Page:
In recruiting, financial firms also tend to “hire in their own image”—for example, favouring candidates from a small circle of select business schools. Research has shown that graduates from a range of universities can perform as well as, and sometimes better than, those hired only from the elite schools, depending on the specific needs and requirements of function. These graduates also frequently stay at their firms longer, reducing the burden of having to replace talent in the future.

Conventional thinking about aligning talent to value holds that a business unit’s front office creates the most value. In a digital environment, however, a firm’s essential trading algorithms and platforms—and the software engineers that design them—may dominate the value equation and generate even more than its RMs, salespeople, and traders.

A talent-to-value approach assesses the value creation and protection potential of key technologies and positions, and then identifies the roles that enable the creation of that value. Further, it looks at the skills required to capture value and examines the fit of the incumbent team to those responsibilities. The last steps lead to a plan for managing talent succession with the existing team and for building and refreshing the skills of the team.

Banks that confine their value analyses to the top tiers of their organization can overlook 90 percent of critical roles. After a rigorous analysis, firms may find that in a digital world just 10 percent of their managers create 50 percent or more of the value, and yet none of them sit with the senior team. On the other hand, as many as 20 percent of firms’ managers may create little value.

Accordingly, firms must rigorously analyse value across the firm, both for business units as a whole and for their individual employees. To define value analysis at the individual level, firms can develop a detailed understanding of each role to distinguish the value expected from being present on a team (the “beta” of value from the average seat on the desk) from the incremental value attributable to unique talent (the “alpha” of the individual producer).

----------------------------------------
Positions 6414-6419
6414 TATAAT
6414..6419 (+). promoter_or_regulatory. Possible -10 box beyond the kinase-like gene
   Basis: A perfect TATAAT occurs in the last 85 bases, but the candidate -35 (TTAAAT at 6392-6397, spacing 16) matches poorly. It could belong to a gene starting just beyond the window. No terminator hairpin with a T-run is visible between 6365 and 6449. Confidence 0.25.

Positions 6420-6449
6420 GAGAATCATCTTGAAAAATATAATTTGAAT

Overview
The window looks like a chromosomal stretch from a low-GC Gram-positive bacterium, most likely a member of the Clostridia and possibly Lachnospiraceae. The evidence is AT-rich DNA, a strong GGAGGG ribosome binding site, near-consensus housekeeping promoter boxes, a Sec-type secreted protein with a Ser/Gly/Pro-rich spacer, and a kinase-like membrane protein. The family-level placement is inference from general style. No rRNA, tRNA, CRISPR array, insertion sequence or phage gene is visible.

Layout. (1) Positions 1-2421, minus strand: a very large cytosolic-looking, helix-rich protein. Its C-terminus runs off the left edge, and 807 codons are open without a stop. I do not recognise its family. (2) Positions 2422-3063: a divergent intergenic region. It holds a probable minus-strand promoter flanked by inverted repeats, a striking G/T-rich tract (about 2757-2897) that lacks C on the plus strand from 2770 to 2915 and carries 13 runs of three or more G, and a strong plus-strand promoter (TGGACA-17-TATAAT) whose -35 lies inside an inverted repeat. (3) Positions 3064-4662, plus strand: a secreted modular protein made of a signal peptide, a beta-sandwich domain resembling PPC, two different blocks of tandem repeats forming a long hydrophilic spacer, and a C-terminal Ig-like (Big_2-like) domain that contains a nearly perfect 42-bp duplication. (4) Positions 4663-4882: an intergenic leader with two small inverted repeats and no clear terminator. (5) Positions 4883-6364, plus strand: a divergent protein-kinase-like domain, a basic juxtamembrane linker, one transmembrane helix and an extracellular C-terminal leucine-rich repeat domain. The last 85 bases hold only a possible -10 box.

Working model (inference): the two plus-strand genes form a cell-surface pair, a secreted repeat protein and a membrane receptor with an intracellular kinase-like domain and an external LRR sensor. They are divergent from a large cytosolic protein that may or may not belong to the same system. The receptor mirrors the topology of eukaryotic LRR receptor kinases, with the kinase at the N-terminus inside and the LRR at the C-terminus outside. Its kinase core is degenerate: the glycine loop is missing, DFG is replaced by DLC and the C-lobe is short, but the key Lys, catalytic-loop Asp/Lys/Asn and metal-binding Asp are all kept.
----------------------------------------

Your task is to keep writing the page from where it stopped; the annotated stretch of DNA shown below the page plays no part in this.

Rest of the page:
Taking a more expansive view of talent to value can produce impressive results: organizations that frequently reallocate high performers to their most critical strategic priorities are 2.2 times more likely to outperform their competitors on total returns to shareholders.

Improving productivity

Talent is both the scarcest resource and the greatest differentiator for banks, so they need to protect that resource and enhance productivity. We see three key ways to do so: through technology that leads to smarter decisions and more intelligent client coverage, through active coaching, and through training to supplement the skill base. Consumer banks have historically offered the following strong coaching and training programs for talent development, but such efforts tend to lag for most capital-markets firms and commercial banks:

  • Decision technology. Capital-markets firms closely track talent performance indicators that emphasize outputs such as profits and losses and sales credits. They often fall short, however, in quantifying inputs that can heavily influence overall results—such as collaboration between groups to foster cross-selling—based on firm priorities and culture.